Last Sunday, after recommending cooking and gardening books at my favorite local independent bookstore’s holiday soiree, I returned home to find a hungry Chris. The soiree had involved wine and books and food and, well, conversations about wine and books and food, so naturally I’d lost track of time. I had not, however, lost track of the leftover muffins I’d baked in order to charm people into buying Jamie Oliver’s new cookbook, and I kindly offered one to hungry Chris. “What kind of muffins are they,” Chris scoffed, “squash?”
First of all, Chris may be the only (hungry) person I know who can conceive of an ingredient one might normally put in muffins that he would be unwilling to eat. I mean, unless the muffins are filled with pickles they’re likely to at least be edible. But second of all — and more importantly — the muffins in question were, in fact, made from squash.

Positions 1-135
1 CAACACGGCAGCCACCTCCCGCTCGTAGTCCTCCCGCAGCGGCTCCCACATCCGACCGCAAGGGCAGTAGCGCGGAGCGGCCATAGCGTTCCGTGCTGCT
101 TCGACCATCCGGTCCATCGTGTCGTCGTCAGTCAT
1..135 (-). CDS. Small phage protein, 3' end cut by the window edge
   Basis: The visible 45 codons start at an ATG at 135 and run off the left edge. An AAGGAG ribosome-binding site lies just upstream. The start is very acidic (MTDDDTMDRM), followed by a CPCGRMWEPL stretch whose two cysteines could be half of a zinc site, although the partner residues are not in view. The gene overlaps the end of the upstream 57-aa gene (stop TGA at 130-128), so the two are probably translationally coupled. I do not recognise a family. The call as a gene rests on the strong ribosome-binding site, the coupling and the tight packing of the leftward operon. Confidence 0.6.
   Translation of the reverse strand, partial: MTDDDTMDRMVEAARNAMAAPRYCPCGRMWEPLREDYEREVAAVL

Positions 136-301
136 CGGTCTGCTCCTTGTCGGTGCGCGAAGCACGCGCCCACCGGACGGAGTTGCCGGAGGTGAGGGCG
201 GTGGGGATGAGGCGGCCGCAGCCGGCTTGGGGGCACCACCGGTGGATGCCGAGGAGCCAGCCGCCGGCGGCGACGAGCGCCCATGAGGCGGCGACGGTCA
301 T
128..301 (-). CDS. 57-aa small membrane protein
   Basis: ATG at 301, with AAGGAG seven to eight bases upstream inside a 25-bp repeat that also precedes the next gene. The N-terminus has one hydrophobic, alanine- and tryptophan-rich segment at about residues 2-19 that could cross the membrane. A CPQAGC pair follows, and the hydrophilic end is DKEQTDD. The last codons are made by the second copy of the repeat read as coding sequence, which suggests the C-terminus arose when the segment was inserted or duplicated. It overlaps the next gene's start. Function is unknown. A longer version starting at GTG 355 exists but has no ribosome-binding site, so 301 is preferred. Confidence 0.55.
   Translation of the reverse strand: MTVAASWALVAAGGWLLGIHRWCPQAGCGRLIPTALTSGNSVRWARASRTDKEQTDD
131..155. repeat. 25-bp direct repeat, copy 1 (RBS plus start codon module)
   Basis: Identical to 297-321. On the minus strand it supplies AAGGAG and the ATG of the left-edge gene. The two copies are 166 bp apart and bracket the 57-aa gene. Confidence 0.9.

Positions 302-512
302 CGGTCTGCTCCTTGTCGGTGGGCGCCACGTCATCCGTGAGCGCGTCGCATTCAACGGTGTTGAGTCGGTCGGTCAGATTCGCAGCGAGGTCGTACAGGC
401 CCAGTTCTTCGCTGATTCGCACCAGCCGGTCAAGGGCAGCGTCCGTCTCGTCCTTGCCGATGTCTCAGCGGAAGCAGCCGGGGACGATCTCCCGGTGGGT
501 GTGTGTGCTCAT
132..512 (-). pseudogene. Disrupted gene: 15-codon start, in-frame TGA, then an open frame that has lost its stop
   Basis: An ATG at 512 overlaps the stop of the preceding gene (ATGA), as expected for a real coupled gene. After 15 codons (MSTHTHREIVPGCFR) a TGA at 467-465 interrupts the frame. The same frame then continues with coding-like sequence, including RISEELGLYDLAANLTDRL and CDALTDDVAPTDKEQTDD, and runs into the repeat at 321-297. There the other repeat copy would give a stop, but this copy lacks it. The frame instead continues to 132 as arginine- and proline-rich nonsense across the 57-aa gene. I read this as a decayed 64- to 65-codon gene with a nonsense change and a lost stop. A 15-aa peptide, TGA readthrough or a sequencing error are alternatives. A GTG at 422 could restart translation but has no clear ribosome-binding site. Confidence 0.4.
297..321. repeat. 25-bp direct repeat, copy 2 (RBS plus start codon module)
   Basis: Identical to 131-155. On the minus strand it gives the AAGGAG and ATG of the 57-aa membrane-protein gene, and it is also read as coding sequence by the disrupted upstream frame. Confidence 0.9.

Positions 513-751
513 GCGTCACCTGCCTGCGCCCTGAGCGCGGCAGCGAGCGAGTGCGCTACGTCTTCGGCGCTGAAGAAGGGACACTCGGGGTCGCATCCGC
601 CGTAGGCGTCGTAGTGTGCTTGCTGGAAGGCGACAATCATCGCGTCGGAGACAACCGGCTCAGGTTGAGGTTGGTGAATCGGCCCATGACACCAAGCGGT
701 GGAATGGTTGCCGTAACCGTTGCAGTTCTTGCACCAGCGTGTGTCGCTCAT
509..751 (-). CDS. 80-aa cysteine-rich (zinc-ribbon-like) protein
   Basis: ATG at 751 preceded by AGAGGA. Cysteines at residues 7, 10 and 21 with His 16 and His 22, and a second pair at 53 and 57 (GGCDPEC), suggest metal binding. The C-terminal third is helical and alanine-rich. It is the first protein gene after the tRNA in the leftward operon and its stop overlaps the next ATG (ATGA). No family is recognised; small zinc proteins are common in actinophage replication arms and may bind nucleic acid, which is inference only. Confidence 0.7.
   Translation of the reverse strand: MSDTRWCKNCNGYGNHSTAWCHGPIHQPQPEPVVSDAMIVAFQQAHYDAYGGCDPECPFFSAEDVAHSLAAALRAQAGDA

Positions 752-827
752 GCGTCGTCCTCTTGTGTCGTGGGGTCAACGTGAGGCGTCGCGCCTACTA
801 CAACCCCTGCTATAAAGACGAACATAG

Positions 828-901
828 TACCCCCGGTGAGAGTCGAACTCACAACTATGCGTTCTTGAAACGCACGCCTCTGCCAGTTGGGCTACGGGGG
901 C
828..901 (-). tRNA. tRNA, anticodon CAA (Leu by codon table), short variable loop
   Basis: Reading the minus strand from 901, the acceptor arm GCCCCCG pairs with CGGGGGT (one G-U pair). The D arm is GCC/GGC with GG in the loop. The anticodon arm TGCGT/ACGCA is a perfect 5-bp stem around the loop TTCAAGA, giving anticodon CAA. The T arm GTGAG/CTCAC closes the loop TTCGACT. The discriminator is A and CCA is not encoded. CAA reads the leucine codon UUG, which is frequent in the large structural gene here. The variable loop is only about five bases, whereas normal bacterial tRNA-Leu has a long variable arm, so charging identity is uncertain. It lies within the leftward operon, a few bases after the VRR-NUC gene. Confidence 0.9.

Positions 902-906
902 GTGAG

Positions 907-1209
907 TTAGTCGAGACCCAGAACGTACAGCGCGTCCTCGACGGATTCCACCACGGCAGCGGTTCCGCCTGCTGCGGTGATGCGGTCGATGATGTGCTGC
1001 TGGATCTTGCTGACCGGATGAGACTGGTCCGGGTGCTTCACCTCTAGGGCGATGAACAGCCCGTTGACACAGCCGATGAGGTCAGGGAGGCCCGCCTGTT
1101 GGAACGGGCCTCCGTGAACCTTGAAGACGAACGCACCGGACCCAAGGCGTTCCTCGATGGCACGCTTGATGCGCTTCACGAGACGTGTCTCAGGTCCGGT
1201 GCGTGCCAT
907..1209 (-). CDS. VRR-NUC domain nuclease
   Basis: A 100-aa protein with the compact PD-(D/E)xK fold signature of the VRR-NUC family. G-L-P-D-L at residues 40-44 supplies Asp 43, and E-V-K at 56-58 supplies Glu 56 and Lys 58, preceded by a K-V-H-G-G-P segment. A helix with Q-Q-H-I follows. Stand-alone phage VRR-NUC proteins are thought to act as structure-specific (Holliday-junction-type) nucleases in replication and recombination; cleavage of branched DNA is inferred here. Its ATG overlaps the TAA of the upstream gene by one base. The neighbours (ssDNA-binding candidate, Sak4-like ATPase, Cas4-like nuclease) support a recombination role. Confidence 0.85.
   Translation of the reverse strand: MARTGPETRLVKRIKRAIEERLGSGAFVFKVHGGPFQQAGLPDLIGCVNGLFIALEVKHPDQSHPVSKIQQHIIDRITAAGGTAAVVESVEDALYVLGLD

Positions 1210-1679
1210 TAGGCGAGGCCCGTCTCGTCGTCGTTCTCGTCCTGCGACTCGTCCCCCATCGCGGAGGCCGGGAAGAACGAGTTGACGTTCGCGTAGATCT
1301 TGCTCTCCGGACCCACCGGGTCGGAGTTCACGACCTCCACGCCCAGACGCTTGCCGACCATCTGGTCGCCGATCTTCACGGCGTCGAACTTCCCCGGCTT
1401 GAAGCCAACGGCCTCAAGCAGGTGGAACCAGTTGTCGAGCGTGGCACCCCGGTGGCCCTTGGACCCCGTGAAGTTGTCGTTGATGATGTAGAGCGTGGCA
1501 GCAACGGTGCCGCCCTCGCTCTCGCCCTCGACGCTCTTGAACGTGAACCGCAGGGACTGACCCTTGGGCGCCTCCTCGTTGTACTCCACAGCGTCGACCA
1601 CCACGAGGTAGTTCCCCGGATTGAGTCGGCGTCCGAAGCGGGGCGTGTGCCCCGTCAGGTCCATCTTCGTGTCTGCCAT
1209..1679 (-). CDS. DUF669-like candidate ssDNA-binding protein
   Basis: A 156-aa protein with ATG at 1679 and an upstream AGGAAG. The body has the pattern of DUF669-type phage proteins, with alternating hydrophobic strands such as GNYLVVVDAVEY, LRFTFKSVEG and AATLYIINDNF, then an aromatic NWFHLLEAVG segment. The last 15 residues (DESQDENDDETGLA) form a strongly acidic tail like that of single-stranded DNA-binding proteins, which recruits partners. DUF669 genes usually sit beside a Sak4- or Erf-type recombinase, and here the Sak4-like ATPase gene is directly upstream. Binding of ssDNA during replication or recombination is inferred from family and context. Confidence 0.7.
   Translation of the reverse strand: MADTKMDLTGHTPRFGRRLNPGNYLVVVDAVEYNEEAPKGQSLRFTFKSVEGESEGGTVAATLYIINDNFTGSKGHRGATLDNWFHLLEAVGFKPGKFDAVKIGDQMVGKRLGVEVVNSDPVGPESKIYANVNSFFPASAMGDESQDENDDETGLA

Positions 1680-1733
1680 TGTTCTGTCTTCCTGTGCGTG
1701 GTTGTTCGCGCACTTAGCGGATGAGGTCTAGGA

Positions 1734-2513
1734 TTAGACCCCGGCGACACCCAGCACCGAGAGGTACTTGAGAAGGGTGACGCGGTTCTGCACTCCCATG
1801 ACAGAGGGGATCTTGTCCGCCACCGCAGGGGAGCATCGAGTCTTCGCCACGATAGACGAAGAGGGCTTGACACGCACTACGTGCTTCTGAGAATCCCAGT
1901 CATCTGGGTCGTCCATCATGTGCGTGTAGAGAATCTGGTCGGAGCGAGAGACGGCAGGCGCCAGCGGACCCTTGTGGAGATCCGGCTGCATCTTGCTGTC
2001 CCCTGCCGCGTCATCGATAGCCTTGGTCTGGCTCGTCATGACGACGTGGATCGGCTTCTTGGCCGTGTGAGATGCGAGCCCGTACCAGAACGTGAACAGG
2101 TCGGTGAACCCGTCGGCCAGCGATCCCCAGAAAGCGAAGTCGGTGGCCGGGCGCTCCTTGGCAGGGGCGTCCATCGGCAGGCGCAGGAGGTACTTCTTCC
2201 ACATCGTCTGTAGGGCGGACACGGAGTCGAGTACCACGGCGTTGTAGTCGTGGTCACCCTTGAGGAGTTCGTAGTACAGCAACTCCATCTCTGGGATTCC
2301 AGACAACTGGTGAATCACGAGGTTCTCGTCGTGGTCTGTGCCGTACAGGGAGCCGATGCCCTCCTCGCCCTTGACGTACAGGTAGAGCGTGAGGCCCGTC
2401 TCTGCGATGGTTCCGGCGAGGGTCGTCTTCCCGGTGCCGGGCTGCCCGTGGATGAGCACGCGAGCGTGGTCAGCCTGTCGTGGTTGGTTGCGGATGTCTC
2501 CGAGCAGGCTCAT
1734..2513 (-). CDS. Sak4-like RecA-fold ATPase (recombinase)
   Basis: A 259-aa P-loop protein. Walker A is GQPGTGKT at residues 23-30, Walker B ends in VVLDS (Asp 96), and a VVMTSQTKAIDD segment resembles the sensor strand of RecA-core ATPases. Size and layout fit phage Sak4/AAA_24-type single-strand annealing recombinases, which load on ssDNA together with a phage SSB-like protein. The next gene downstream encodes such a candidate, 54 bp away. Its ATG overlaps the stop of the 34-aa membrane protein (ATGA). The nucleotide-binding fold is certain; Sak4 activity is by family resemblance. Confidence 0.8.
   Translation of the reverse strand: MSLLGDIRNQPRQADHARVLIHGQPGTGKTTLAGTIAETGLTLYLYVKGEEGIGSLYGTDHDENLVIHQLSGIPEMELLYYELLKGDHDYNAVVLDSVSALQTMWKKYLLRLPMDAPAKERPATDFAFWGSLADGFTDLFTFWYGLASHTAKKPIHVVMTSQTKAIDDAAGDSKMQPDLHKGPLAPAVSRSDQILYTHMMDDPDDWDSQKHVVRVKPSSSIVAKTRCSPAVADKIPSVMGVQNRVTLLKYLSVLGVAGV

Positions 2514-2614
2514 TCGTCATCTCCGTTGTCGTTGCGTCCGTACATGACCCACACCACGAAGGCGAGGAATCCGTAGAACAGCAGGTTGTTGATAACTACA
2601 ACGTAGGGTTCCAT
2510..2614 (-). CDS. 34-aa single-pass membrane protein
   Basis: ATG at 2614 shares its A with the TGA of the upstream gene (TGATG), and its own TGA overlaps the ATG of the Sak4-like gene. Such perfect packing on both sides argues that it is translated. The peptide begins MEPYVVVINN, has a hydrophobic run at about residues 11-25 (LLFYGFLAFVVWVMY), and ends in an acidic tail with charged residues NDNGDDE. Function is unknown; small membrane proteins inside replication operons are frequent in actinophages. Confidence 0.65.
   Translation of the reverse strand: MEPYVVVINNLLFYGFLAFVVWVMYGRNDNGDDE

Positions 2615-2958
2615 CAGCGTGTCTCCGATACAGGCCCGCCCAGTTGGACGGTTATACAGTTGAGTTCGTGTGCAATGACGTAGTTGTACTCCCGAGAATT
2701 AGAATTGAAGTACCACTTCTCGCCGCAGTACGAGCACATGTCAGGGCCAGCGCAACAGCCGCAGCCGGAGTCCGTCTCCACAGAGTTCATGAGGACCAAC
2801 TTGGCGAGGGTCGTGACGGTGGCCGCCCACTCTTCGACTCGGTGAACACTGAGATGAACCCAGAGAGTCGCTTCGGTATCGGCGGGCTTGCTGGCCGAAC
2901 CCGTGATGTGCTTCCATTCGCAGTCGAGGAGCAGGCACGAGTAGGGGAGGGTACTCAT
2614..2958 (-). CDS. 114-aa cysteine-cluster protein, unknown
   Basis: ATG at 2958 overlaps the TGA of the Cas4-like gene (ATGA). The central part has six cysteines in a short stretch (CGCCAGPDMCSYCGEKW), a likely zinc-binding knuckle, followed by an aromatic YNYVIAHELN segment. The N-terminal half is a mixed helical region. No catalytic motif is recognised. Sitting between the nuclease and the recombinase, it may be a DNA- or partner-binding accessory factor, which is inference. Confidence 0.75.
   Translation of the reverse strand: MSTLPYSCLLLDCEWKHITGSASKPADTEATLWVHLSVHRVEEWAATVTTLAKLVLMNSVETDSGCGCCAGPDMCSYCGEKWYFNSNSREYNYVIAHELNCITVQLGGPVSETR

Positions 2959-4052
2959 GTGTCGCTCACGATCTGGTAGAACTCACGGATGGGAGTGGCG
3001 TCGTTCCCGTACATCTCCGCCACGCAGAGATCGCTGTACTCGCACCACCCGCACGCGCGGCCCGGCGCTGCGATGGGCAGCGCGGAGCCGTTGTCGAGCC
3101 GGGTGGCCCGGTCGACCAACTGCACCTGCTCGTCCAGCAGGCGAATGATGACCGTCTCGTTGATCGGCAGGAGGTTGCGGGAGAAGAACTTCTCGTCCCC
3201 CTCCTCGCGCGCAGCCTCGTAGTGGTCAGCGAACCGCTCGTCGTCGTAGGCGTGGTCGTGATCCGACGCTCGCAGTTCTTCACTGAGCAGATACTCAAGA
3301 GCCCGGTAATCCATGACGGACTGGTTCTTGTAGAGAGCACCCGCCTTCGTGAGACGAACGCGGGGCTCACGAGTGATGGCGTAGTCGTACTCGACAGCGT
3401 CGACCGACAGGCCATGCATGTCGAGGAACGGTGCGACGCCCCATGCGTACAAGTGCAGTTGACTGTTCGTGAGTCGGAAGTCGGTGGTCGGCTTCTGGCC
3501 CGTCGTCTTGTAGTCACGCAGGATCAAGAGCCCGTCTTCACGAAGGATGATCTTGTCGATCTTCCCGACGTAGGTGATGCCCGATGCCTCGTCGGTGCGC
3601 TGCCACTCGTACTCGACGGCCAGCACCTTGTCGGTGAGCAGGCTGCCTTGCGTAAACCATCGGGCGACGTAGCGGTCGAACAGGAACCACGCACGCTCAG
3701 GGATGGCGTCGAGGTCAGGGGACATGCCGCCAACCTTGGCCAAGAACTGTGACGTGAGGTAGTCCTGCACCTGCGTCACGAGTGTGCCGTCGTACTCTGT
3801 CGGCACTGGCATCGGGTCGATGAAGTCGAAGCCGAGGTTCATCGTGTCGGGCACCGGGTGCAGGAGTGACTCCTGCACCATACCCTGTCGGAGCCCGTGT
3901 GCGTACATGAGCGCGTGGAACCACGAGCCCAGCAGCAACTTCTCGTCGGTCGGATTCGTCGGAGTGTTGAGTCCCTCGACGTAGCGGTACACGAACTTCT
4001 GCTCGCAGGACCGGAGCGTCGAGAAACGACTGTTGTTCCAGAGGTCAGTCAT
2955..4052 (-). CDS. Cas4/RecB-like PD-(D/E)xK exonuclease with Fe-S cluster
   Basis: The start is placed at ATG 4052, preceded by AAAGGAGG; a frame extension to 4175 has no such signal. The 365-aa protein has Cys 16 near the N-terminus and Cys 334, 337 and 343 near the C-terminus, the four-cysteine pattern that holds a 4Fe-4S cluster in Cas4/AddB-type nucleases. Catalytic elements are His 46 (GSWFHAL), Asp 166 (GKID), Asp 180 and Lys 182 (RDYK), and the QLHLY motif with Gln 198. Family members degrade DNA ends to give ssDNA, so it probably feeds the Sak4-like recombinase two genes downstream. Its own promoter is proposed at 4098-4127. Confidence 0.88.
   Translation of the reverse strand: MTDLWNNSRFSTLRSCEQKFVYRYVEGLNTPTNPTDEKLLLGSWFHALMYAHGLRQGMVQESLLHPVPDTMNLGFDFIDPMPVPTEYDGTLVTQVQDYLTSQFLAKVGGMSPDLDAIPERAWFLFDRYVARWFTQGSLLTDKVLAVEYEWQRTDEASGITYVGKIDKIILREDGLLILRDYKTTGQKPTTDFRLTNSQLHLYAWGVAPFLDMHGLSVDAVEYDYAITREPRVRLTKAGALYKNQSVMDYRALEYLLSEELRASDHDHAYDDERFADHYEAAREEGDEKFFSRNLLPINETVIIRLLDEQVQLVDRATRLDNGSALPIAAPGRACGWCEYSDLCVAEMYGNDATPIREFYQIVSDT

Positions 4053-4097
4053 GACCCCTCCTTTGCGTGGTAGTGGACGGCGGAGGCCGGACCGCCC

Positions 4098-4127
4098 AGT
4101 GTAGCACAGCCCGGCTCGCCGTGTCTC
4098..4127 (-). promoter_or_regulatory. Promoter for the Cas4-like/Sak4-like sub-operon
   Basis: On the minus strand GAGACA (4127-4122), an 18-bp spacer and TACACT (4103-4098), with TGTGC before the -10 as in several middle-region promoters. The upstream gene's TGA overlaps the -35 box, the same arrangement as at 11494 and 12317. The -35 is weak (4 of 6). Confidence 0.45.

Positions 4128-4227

“I think squash is your new zucchini,” Chris decided, at which point he was treated not just to a muffin but also to a fairly lengthy and very interesting oration on the differences between summer squash and winter squash.
He’s right though: we have been eating a lot of squash. The winter kind, because it’s winter. And by winter I mean that until today, when it reached a balmy 36°F, there was about two and a half feet of snow on the ground. Regardless of what the calendar says about the upcoming solstice, it already feels pretty damn wintry. Locally grown produce consists of squash, potatoes and — through some sort of lovely greenhouse magic — leafy greens. While I adore leafy greens in the abstract, I rarely know what to do with them once I’ve gotten them home, so I’ve been stocking up on squash. It’s wonderfully versatile, keeps well and, as it turns out, makes an awful yummy muffin.